Twenty years after the genocide, deep-rooted trauma still haunts many people in Rwanda.
Our reconciliation work brings together survivors and perpetrators of the genocide to help them move forward and rebuild their lives together.
Claire and Beata met at one of International Alert’s ‘dialogue clubs’, where people have the opportunity to share their feelings and experiences of the genocide. This is their story.
"During the genocide, life changed completely," says Claire. "I had a good life before the genocide. I had a family and a lot of people close by to help me. Now I just have one family member left alive. I remember running down to the River Akanyaru and seeing Beata kill two of my sisters and one of my brothers from where I was hiding.
"When the genocide ended I would remember everything that had happened every time I saw Beata. We never spoke when we met, but there was a lot of fear in both our eyes. But having gone through the International Alert training about peace and how to forgive those who had committed crimes against us, I realised that Beata deserved the chance to build a future for herself.
"When the programme ended, Beata visited me at home. I received her because by this point I genuinely believed that she had come to seek forgiveness for herself and her crimes. Since then, we have become really good friends.
"My vision for the future is that the Alert programme and its teachings are offered to more people. I believe that the programme should go hand in hand with justice, to help our country move forward."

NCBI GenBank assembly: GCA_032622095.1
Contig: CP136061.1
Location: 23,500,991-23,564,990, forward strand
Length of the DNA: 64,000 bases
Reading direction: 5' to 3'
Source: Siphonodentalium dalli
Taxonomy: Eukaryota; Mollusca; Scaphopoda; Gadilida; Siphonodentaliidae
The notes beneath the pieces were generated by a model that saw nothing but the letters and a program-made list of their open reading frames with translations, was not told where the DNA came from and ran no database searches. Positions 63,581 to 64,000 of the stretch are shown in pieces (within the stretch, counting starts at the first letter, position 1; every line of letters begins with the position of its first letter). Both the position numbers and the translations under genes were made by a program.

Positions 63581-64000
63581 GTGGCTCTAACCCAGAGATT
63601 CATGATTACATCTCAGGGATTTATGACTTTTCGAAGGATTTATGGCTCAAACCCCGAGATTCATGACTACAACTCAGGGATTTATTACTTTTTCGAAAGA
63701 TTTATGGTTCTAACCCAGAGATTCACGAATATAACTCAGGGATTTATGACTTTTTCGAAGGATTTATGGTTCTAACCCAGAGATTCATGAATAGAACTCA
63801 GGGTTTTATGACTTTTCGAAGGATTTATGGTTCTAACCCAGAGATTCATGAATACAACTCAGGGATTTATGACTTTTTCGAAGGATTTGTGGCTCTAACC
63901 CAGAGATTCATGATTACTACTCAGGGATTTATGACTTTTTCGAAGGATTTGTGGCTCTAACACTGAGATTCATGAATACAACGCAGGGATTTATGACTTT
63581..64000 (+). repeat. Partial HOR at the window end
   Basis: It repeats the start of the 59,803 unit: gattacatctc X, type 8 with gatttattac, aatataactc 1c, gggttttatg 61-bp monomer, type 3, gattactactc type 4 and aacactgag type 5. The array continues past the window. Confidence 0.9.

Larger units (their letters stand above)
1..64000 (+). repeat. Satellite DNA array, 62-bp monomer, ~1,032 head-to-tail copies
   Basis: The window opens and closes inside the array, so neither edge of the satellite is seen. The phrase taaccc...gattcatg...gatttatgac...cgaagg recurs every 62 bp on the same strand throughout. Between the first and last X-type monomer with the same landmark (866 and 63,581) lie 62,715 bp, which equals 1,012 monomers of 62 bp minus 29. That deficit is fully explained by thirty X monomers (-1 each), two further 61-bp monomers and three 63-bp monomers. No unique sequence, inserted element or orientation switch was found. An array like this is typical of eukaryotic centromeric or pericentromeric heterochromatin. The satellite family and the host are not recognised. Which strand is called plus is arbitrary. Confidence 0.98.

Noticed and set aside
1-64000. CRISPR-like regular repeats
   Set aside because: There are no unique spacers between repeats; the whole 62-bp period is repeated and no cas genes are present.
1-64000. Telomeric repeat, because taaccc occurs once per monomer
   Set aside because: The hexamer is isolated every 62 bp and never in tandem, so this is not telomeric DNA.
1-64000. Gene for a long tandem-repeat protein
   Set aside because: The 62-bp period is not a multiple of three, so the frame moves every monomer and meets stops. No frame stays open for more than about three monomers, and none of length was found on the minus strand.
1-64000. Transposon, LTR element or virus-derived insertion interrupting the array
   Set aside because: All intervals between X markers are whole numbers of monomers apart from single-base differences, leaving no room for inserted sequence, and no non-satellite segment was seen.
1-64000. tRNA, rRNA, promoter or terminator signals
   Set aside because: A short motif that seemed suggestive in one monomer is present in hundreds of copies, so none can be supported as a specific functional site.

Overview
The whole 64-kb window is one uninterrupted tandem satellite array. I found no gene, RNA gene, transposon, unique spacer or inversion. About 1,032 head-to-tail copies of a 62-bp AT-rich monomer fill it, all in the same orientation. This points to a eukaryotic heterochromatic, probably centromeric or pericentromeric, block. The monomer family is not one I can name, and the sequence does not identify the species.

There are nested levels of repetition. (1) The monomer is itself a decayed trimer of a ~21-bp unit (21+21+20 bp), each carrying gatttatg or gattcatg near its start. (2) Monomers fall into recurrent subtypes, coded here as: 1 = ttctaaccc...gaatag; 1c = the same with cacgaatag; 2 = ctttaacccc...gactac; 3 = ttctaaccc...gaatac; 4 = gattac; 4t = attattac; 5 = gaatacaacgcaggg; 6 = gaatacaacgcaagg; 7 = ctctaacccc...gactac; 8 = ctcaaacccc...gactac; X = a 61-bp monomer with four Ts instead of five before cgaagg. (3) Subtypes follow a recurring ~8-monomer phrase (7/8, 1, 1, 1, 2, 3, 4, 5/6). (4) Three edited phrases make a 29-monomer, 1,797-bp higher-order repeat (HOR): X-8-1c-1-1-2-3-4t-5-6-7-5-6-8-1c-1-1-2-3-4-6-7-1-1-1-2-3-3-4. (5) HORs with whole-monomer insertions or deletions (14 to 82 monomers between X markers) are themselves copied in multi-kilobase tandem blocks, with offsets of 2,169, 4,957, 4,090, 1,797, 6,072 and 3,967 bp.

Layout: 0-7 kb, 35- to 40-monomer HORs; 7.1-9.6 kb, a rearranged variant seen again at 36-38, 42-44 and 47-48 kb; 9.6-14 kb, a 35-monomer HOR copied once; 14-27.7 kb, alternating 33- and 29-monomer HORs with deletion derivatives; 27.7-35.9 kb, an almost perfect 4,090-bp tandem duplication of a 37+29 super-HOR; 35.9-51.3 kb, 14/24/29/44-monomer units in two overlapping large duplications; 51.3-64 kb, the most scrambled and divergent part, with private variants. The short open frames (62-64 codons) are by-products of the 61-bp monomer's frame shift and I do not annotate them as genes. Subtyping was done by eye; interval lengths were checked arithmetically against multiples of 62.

It is an experience that has meant a lot to Beata as well.
"When the genocide started, there were a lot of killings," says Beata. "I saw many people being killed and thrown into the River Akanyaru. At that point, I had to respond to what was happening and, as a result, I ended up in jail for 11 years. At the Gacaca trials, I openly spoke about what I saw and what I did. But even after my confession, I still felt guilt within my heart and I knew that I needed to seek forgiveness from Claire personally.
"When I was released from jail, I attended International Alert’s programme, where I found myself sharing the same room as Claire. I was scared and feared that I might be attacked in vengeance. After attending Alert’s numerous training and counselling sessions, I knew I had to ask for forgiveness from Claire personally. When Claire accepted my apology, the fear I felt slowly started to disappear. Now, Claire is a good friend. I consider her to be my best friend.
"My vision for the future is one of peace. What happened here in Rwanda should never be allowed to happen here again, or anywhere in the world.
"I would like to thank the Alert programme for helping to give me the courage to seek forgiveness."
By making a donation of £5 today, you will help more people like Claire and Beata to rebuild their lives, working together for a future without violence.
Because the world needs more peace right now, not less.